Say Cabbage!

 Stories that Inspire…


Margaret Brownley



Sage advice for photographers from…


A Vision of Lucy

(Available for preorder)     


  • When photographing stampeding cattle, charging bulls or blazing   shoot-outs, use a fast shutter speed

  • Brides, take pity on your photographer.  Matthew S. Brady and his helpers were able to record the entire War Between the States with little more than 1100 photographs.  Half that number should satisfy most brides.

  • Doctors, do not look at the camera like it’s a patient needing help through death’s door.  Such a pose will speak ill of you, and it won’t do much for your practice, either. 

  • A man imagines himself more handsome than his photograph; a woman believes herself more homely.

  • While posing for a photograph spinsters should avoid looking desperate or deprived.  A serene smile will show that your circumstances are by choice and not for lack of beauty or character.


I loved writing about old time photography and have nothing but awe for the brave souls who first took camera in hand.  It wasn’t just men who battled unwieldy equipment and exploding chemicals in the name of art.  Women were also photographers and a few even made a name for themselves.  It was these early female photographers who  gave me the inspiration for the heroine of my book, Lucy Fairbanks. 


Cameras and Babies: an Odd Combination

 Since female occupations were not listed on the census until 1870, it’s hard to know how many professional women photographers existed in America before that time. We do know, however, that some, like Julia Shannon of San Francisco, owned their own studios as early as 1850.  Julia took the family portrait to new heights when she shockingly advertised herself as a daguerreotypist and midwife. No one appeared to be shocked when male barbers and blacksmiths offered photographs with their other services.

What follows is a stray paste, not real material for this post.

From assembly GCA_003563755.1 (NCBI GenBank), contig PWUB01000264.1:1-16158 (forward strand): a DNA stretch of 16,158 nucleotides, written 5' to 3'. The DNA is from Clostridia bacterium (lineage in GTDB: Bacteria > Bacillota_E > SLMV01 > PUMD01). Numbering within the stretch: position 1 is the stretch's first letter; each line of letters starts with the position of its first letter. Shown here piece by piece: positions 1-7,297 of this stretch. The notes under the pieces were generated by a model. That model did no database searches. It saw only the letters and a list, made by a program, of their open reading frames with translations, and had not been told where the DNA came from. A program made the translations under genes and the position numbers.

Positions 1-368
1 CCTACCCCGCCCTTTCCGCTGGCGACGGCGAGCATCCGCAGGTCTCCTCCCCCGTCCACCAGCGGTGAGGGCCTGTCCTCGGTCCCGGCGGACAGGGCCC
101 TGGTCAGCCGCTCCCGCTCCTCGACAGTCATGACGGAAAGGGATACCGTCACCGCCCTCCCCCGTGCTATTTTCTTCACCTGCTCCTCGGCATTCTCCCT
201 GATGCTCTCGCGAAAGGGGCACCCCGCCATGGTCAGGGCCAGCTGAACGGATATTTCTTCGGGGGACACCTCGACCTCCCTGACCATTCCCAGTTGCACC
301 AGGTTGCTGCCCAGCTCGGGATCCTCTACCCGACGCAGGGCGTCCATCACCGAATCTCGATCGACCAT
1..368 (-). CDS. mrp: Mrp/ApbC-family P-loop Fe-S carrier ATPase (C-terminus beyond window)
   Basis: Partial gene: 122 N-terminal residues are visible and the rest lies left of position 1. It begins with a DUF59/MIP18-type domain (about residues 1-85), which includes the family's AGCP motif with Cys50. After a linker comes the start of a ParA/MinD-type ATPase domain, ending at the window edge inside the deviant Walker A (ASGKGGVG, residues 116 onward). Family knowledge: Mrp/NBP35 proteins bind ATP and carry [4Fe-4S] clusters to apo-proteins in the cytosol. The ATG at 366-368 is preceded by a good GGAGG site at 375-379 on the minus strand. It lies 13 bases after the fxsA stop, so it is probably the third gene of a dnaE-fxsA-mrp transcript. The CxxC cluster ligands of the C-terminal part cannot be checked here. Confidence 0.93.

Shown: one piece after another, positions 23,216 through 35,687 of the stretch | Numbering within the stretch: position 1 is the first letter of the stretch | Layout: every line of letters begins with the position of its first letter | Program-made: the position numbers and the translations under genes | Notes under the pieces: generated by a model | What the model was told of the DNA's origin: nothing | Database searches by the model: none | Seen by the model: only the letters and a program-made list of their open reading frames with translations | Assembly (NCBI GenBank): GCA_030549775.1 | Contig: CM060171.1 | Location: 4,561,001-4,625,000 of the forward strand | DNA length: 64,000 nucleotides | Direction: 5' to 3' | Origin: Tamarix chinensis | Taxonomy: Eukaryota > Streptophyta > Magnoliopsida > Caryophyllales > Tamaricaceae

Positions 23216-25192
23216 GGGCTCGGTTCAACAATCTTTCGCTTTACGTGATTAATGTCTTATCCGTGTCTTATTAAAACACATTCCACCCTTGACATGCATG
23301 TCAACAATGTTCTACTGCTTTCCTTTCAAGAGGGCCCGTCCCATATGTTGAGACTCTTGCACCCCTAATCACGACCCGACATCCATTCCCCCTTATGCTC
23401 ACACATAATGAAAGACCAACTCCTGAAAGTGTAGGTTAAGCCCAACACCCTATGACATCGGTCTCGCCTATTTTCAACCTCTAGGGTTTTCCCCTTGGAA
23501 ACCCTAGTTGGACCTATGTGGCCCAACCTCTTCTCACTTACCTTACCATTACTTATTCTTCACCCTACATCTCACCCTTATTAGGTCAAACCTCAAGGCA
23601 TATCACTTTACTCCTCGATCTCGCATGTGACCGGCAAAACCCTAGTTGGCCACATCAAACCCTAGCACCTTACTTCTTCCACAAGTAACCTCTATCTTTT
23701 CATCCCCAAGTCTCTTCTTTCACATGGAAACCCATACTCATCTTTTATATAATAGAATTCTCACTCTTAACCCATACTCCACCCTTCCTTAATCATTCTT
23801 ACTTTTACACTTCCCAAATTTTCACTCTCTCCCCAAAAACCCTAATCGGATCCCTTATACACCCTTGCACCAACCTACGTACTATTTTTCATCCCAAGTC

Women had an advantage over male photographers, who were often confounded by female dress. This explains why one photographer advertised in 1861 for an assistant, “Who Understands the Hairdressing Business.”  Women also had a few tricks up their leg of mutton sleeves—or rather their skirts.  Elizabeth Withington invented a “dark thick dress skirt” to use as a developing tent when she traveled.   


Those cheerless faces in early photographs were partly due to vices that held heads still for long periods of time, but that wasn’t the only reason.  A tightly controlled mouth was once considered a thing of beauty.  In her essay “Why We say ‘Cheese’: Producing the Smile in Snapshot Photography,” Christina Kotchemidova, an Assistant Professor in Mass Communication at Spring Hill College, wrote that photography was once the domain of the rich. Smiles were worn only by peasants, children and drunks.  She then goes on to explain that fast shutter speed, dental care and cultural changes began a process of “mouth liberalization.”


Photographers used all sorts of devices to hold a client’s interest.  One even had a trained monkey. Another photographer had a canary that sang on command.  Mechanical birds were a favorite gimmick and “Watch the birdie” became a familiar refrain in studios across the country.


                                                        What Will it Be?        Prunes or Cabbage?

Magazines and newspaper ran ample advice for posing.  An 1877 edition of The Chicago Inter-Ocean advised women with large mouths to say the word “Flip,” although one photographer preferred the word “Prunes.” If a small mouth was the problem the word “Cabbage” would make it appear larger. And, yes, some photographers really did give children laudanum or chloroform to keep them still.


Not everyone was enamored with cameras.  One dog owner put up a sign warning “photographers and other tramps to stay away” after his dog had an unfortunate run-in with a tripod.